Remnants vs. Geoff Hales's Travelling Theatre XI

Wednesday, August 27, 2003
Fitzwilliam College

Remnants (119/7; 12 eight-ball overs)
lost to
Geoff Hales's Travelling Theatre XI (121/2; 10.6 eight-ball overs)
by 8 wickets.

Sure Remnants has a positive win/loss record for 2003, but we haven't really got any claim to greatness without beating our own Geoff Hales's Travelling Theatre XI. This formidable outfit has never been defeated in its one-match history -- last year's final game -- and could conceiveably cancel future fixtures against Remnants on the grounds of lack of competition. (To come clean, the Travelling Theatre XI is essentially a Remnants team, qualification coming as a fringe benefit of having seen -- or supported -- Geoff doing his one-man show.)

Phil Watson led Geoff and the other eight TT XI players onto the field, and we began the year's final match as we had so many others: with Paul Jordan (1/27) taking a wicket in the first over. Andy Owen (2/10) then continued his late season challenge for the bowling averages before Nick Clarke (37), Mike Scanlon (15 in his final Remnants game before going to work in the City) and Phil Marshall (35) steadied Remnants' leaky ship.

The mid-innings period had more than a touch of farce about it, and was even a little boring unless you were a Jordan: both Paul and his young son, Tom, did superb work at the two mid-ons, and seemed to have almost every ball come in their direction. This trend was only halted when Tom (1/14) came on to bowl, claiming the prize scalp of Nick Clarke, well caught at cover by Mike Sneyd. Dismissing a man who'd just passed 600 runs for the season would be cool enough in and of itself, but last time these two locked horns Nick hit 26 off five of Tom's deliveries, so this was also an act of revenge.

The innings ended with Phil Watson (2/9) bowling one of the year's most eventful overs, a thrice-bouncing no ball being followed by a somewhat lucky stumping (courtesy of a rejuvinated Geoff Hales) and, finally, Rob Harvey decapitating his own wicket in an overenthusiastic attempt to play across the line one last time.

The Travelling Theatre XI was faced with the task of scoring at an even ten runs per (eight-ball) over, a target which soon ballooned as Mike Jones (0/14, in possibly his final Remnants game before buying a house in Stoke) proved economical and Graham Stafford (1/22) showed up Phil's earlier profligacy by bowling Mike Sneyd with a ball that bounced just the twice.

The TT XI then took the ascendancy, Rich Savage and Faruk Kara accelerating the scoring nicely, although the former (14, in his final Remnants game before moving to Brighton) was no doubt most annoyed to bowled by Phil Marshall (1/23 in his final Remnants game before moving to California).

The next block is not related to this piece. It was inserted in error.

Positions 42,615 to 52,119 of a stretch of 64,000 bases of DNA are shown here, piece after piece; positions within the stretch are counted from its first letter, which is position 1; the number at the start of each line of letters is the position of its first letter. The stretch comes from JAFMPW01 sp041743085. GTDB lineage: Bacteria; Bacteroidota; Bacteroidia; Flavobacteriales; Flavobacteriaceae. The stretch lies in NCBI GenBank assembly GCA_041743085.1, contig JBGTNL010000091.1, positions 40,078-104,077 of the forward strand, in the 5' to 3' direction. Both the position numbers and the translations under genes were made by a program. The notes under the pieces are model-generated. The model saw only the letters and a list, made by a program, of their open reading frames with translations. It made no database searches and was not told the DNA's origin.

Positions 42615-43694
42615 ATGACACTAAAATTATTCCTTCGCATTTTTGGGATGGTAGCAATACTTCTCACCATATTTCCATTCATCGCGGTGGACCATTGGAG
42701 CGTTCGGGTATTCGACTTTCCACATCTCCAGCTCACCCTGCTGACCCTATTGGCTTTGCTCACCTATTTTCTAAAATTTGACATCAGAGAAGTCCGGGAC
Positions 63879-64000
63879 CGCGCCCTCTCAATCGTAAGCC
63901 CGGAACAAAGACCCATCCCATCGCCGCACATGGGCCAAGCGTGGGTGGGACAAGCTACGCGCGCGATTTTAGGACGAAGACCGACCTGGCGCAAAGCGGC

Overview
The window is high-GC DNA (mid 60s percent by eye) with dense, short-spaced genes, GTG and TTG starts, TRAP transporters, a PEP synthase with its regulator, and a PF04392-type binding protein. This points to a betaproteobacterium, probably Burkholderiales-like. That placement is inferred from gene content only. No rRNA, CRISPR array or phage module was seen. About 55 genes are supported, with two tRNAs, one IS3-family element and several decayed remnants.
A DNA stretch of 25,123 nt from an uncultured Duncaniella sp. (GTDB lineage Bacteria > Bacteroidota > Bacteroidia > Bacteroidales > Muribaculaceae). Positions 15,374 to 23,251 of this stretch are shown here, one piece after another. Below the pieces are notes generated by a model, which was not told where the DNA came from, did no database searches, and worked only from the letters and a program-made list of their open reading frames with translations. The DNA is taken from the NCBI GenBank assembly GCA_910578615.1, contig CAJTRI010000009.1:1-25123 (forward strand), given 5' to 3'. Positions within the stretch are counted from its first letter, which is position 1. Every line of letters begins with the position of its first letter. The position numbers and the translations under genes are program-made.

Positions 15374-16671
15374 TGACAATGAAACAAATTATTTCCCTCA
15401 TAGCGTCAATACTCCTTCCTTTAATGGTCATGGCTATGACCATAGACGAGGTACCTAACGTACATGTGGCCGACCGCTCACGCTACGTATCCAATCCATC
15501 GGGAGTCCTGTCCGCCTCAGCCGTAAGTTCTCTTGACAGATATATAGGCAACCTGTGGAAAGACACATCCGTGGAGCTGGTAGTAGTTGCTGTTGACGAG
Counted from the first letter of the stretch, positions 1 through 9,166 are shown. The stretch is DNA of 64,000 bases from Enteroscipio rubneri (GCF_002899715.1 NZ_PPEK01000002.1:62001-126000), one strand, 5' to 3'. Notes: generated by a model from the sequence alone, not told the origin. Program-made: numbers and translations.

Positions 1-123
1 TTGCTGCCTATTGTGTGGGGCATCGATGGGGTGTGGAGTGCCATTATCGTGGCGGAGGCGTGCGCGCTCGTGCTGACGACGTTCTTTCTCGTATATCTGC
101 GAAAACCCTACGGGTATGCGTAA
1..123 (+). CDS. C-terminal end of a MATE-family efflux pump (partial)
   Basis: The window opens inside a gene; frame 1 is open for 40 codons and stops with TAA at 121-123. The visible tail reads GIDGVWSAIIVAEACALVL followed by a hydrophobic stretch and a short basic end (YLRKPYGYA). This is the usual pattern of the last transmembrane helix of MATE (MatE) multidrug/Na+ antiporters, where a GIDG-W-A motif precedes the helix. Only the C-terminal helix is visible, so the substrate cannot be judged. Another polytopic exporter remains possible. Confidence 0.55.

If enthusiasm was all it took to win cricket matches then Remnants would have prevailed, their fielding spirit being epitomised by John Gull's work on the boundary: when his sliding stop knocked the ball in the direction of the line he scrambled to his feet, dived a second time . . . and deflected the ball towards a different part of the line, a third lunge failing to prevent the year's most bizarre boundary.

And if skill was enough to prevail at this stupid sport, George Speller (0/8) would have been better rewarded for his perfect leg cutter (which turned Andy inside-out) and lightning fast chest-high bouncer (which left Faruk convinced the ball had gone over his head).

In the end, of course, enthusiasm and skill come a poor second to having a good day, and both Faruk and Andy Owen had very good days indeed: Faruk scored 52*, highlighted by classical back-foot play; and Andy scored 40*, highlighted by hitting the ball very hard. In the end the match -- and season -- was completed just as our last year's final game finished, with Andy Owen smashing yet another four. The only difference was that, this time, there were ten balls to spare.

The decision to play a twelve-over game meant that there was still plenty of light left as we finished, and given that this was to be our last chance for eight months, we staged an impromptu six-player single-wicket competition with the Jordans, but it eventually got too dark even for this gentle form of the game. The cricket season really was over.

Tradition -- has anyone else noticed that almost every Remnants event has some element of tradiation -- then demanded that we mount a fifteen-man raid on the Tandoori Palace. Thus Mike Sneyd had his second ever curry; Dave Norman waited fifteen minutes for a beer to be moved from a nearby fridge to the table; and Sally did her best to convince the waiter to make her a cup of tea. There were well-deserved thank yous to leaders and organisers; there was the usual horror at the amount we'd eaten; and there was even almost enough money to pay the bill. But you can't delay the inevitable, and eventually there was nothing for it but to head home to a strange mixture of a season's cricketing memories and a bizarrely appropriate Channel 4 show about aging hippies keen to retain a grip on their youth.